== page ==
(1) for the lowermost stratosphere that the probability to find a certain relative humidity value decreases exponentially with this value, and

(2) for tropospheric ice-supersaturated regions that the probability to find a certain degree of supersaturation decreases exponentially with the supersaturation.

Expressed by formulae, this reads:

P_RHi(u) = a exp(-au) in the lowermost stratosphere

P_Si(s) = b exp(-bs) in tropospheric ISSRs

where a, b are constants, RHi is relative humidity wrt ice, Si is supersaturation with respect to ice, and u, s are variables on the RH and Si axes, respectively. P means probability density.

Cloud cleared Microwave Limb Sounder (MLS)
data of upper tropospheric humidity on the 215 hPa pressure level have
been evaluated in the same way to determine the global statistics of relative
humidity with respect to ice. In agreement with the MOZAIC study we find
that in the lowermost stratosphere the probability to get a certain value
of relative humidity decreases exponentially with the relative humidity.
In the Antarctic data class (data south of 55°S, mainly winter data)
we also find an exponential distribution for RHi but with less steep slope.
There is no change in the slope of the exponential distribution function
at ice saturation. In the upper troposphere there are corresponding exponential
distributions for RHi in ISSRs and in subsaturated regions (for 20%<RHi<100%),
however with different slopes, viz. a steeper one in ice-supersaturated
regions. In the cases of the tropospheric and antarctic data there is no
indication of homogeneous ice nucleation at high humidities of RHi >150%,
and the exponential distributions extend without change of slope up to
180-200%. Such extreme humidity events occur mostly in the tropics and
at the edge of Antarctica. Their origin is currently unknown (maybe incidental
lack of aerosol).

The following figures show mean values
and standard deviations of temperatures and specific humidities inside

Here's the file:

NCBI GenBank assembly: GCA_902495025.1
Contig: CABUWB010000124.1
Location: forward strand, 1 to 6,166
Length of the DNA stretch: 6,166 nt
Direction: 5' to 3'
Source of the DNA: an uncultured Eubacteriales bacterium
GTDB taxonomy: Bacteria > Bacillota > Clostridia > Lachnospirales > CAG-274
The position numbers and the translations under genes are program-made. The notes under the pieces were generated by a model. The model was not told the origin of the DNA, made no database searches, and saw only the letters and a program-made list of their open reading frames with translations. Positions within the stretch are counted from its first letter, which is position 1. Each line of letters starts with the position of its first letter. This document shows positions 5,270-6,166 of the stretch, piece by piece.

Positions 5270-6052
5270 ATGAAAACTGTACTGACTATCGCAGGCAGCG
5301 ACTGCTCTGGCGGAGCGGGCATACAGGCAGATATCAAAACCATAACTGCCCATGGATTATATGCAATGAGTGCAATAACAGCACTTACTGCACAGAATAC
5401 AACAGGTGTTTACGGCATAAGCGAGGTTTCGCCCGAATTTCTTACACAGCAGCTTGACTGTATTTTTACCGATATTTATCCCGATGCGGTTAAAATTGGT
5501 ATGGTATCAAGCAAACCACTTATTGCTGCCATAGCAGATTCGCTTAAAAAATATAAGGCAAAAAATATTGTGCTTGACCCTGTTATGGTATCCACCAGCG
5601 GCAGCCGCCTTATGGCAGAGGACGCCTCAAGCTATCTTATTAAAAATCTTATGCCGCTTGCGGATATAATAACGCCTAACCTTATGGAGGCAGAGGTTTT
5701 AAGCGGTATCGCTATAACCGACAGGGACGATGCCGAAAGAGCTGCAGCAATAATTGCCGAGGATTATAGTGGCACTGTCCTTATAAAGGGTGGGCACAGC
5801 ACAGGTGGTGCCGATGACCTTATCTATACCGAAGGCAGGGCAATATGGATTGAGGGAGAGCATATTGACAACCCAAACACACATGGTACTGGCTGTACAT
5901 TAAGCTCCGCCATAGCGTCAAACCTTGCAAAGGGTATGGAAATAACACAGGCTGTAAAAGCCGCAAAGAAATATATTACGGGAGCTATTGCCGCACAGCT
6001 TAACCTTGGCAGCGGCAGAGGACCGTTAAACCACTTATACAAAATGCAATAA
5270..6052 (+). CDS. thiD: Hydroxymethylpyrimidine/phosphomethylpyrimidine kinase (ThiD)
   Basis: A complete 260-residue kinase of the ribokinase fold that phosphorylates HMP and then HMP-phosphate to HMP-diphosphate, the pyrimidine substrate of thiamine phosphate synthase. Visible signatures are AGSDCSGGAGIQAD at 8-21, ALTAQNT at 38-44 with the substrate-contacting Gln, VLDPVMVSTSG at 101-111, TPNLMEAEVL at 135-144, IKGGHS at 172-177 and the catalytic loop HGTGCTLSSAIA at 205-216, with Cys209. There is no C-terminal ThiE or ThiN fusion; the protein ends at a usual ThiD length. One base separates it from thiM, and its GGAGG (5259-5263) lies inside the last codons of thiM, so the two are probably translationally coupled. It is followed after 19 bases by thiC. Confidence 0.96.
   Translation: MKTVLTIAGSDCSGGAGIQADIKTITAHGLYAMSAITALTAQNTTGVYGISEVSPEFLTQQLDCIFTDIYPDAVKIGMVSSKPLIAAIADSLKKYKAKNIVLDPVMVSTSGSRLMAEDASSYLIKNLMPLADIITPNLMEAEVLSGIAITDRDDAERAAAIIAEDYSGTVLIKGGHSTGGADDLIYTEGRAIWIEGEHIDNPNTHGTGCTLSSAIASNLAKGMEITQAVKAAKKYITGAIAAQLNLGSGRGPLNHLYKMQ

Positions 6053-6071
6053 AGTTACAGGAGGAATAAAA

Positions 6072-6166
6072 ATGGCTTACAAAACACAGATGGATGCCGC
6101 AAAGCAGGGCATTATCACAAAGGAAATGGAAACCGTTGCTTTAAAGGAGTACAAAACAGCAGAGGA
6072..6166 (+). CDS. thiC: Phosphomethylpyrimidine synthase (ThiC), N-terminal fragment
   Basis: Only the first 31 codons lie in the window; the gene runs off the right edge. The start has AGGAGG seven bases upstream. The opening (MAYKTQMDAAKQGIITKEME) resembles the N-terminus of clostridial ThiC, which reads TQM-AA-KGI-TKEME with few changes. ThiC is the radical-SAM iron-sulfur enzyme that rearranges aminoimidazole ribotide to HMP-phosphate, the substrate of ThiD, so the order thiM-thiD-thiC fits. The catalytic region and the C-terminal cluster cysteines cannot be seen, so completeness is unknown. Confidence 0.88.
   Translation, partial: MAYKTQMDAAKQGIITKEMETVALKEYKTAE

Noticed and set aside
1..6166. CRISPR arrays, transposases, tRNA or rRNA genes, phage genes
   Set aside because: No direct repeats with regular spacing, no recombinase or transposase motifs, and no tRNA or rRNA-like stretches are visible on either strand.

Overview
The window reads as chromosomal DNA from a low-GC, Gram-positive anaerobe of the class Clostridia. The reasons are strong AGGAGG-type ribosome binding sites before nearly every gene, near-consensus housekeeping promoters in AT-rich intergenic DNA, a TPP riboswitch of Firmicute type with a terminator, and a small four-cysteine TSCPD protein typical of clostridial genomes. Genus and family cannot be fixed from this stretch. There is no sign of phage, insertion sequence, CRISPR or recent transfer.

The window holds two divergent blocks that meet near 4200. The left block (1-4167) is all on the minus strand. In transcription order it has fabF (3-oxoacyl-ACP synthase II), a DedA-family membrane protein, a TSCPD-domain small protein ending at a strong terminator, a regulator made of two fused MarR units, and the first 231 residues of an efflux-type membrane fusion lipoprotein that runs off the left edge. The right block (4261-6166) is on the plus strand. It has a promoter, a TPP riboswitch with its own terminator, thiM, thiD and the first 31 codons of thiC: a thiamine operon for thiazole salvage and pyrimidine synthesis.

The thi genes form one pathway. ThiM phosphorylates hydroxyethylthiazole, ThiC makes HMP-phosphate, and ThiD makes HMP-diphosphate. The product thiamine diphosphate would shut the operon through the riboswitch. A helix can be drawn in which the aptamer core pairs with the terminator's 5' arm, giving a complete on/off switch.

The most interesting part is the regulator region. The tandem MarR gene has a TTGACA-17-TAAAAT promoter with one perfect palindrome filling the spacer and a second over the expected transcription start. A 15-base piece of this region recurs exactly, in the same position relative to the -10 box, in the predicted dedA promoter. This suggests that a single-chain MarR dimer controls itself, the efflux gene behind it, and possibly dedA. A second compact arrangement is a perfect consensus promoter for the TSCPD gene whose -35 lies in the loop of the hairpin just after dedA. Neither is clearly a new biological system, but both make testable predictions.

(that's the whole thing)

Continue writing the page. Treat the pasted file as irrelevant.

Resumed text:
ISSRs (bullets) and outside - i.e. in subsaturated air (open circles).

This indicates two different sources or
formation mechanisms of ISSRs, namely:

(1) adiabatic cooling of an airmass leads
to supersaturation (this seems not to be important in the tropics,
since the temperatures are very close together);

(2) moisture advection leads to supersaturation.

The largest ISSRs we have found in the MOZAIC data have pathlengths exceeding 1000 km. One example is shown in the next figure.

The yellow line marks the flight path of
a MOZAIC flight from Frankfurt, Germany to a location near Rio de Janeiro,
Brasil. Look at the part close to the northwest African coast. The flight
path is there parallel to a warm front that is approaching Africa. This
is where we have found the huge ISSR (more than 3000 km flight in supersaturated
air). In front of the front air is slowly uplifting and adiabatically cooling.
A certain distance to the east from the front and from the flight trajectory
one can see the clouds that form in the cooling air. This flight was therefore
in a supersaturated airmass, that was however at the flight position not
yet sufficiently moist for cirrus formation. The cooling necessary for
cirrus formation was only reached further to the east.

Vertical extensions could be obtained from radiosonde data from the Meteorological Observatory in Lindenberg, Germany. Unfortunately, this data set does not allow to distinguish between data in clear air (proper ISSRs) and in cloudy air (improper ISSRs). In spite of this, the statistics show up two regimes, one of which can be attributed to cirrus clouds and the other probably to ISSRs. This can be seen when the data are plotted on a so-called Weibull plot.

A Weibull plot is constructed in such a way, that random numbers drawn from
a Weibull distribution lie on a straight line. The slope of the line is
the power in the expression of the Weibull distribution. In our case the
data are located on two straight lines which cross at a height of 1000
m. The data points referring to larger vertical extensions are probably
taken inside cirrus clouds, which are typically thicker in the vertical
than 1000 m. The slope of the line in this part is 1.0, which means that
the Weibull distribution here is simply an exponential distribution. The
other part of the plot, i.e. H < 1000 m, probably contains data from
true ISSRs and perhaps sub-visible cirrus. The mean height in this regime
is about 500 m. This is also a characteristic vertical extension of sub-visible
cirrus clouds.

Ice-supersaturation layers appear mostly
in a broad region below the tropopause, sometimes their tops reach into
the stratosphere. This is shown in the following three plots. The red line
marks the local thermal tropopause, the ice-supersaturation layers are
marked by the vertical blue bars.

In the following plot, all pressure levels refer to the tropopause pressure. This shows how the ice-supersaturation layers are concentrated in a broad region below the tropopause.

The depth of the upper tropospheric region that contains ice-supersaturation layers varies seasonally. It is relatively shallow in summer, and relatively deep in winter. The layer depths varies between 150 and 250 hPa. Ice-supersaturation layers extend often into the lowermost stratosphere, but not more than about 25 hPa in the Lindenberg data that we have analysed.